Irish Bumblebee population at lowest level since 2012, new data reveals
The Irish Bumblebee population is at its lowest since monitoring began in 2012, new data from the National Biodiversity Data Centre (NBDC) reveals.
The All-Ireland Bumblebee Monitoring Scheme data indicates marked losses between 2012 and 2017 of our eight most common Bumblebee species, with a year-on-year decline of 3.7 per cent.
This equates to an estimated total loss of almost 15 per cent of the population over the six-year period. There are 21 Bumblebee species in Ireland, six of which are threatened with extinction.
According to the NBDC, the “charismatic” Great Yellow Bumblebee is now “confined” to the North West while the Shrill Carder bee can now only be found in “isolated populations” in the west.
Overall, one-third of Ireland’s 98 wild bee species – including 77 species of solitary bees – are now threatened with extinction.
For the first time, these new findings from Dr Murray’s All-Ireland Bumblebee Monitoring Scheme provide an early warning signal on how our more common species are faring.
Populations of the Large Carder Bee, for example, have dropped by almost 25 per cent since 2012, the NBDC said, with the species under threat across Europe.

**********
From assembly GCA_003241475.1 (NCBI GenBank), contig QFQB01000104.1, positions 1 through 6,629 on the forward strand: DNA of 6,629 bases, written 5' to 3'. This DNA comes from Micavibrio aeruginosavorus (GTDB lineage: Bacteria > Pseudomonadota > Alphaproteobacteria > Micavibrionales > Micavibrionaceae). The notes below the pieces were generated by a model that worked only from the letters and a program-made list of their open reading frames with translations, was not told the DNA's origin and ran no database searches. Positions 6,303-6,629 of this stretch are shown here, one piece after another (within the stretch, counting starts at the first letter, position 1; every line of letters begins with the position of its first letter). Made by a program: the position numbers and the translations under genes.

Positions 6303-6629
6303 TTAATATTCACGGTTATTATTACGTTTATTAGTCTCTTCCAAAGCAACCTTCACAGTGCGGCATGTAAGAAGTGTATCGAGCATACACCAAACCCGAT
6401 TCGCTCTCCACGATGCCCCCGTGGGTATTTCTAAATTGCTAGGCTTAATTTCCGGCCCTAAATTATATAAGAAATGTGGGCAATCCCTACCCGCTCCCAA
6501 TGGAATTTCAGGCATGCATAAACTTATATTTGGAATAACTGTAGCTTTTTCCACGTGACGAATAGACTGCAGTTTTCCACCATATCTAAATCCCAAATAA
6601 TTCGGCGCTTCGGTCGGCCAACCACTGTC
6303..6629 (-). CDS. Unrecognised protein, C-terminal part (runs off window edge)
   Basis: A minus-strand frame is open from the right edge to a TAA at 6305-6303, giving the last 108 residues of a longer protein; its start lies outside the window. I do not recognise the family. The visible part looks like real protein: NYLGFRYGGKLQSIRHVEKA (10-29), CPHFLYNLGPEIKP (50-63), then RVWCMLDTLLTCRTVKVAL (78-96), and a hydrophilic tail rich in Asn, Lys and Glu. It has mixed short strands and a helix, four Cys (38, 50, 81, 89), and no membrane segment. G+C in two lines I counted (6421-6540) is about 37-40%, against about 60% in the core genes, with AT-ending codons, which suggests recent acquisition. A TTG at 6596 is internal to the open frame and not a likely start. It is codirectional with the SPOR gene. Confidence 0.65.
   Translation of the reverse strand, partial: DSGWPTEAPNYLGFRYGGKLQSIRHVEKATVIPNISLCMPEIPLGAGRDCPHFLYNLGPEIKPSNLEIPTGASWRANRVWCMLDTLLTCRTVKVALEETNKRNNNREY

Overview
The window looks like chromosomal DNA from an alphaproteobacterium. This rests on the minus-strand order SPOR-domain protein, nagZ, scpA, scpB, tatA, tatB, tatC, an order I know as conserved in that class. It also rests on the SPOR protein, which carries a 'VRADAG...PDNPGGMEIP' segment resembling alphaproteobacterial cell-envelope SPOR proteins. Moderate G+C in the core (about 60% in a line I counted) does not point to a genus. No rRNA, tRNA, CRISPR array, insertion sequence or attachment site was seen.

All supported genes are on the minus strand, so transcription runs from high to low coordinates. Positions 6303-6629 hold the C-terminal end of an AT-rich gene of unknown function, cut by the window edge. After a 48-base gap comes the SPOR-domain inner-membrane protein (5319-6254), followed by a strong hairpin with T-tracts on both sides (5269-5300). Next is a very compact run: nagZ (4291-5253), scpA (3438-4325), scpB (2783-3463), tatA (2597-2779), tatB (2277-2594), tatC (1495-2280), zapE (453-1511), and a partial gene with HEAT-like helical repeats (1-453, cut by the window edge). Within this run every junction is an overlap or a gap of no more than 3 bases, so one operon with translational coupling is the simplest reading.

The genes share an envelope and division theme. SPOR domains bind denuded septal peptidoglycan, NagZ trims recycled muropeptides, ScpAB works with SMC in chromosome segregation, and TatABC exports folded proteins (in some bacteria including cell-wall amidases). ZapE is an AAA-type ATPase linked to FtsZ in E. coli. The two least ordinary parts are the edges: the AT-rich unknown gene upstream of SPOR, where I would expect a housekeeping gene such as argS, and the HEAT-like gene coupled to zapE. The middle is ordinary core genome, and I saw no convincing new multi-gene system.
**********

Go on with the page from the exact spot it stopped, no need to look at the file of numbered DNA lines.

While cautious about “crying wolf”, the coordinator of the scheme and senior NBDC ecologist, Dr Tomás Murray said that the data gathered since 2012 is “telling”.
Dr Murray was keen to thank the 80 citizen scientist who volunteered across over 100 sites, collectively walking 883km and counting 12,969 bumblebees across 14 species.
Volunteers walk a fixed route 1-2km walk once a month from March to October and count the number and type of each bumblebee they observe using a standardised methodology.
“It’s humbling to see how much effort everyone is willing to give to support bumblebee monitoring and conservation,” Dr Murray said, adding that the project is one of the first national citizen science schemes in the world tracking wild pollinator populations.
The NBDC launched the All-Ireland Pollinator Plan in 2015 to address declines in pollinating insects, and to try to create an Ireland where “pollinators can survive and thrive”.
The Plan has 81 actions and is supported by more than 80 organisations from farmers to councils, local communities, businesses, schools, gardens and transport authorities.
Juanita Browne, All-Ireland Pollinator Plan Project Officer said: “Yes, bees are declining, but the good news is we know exactly what we need to do to help bees, and the actions needed are very doable and will show results almost immediately.”
This Sunday, 20 May 2018, marks International Bee Day to drawn public attention to the importance of preserving bees and other pollinators.
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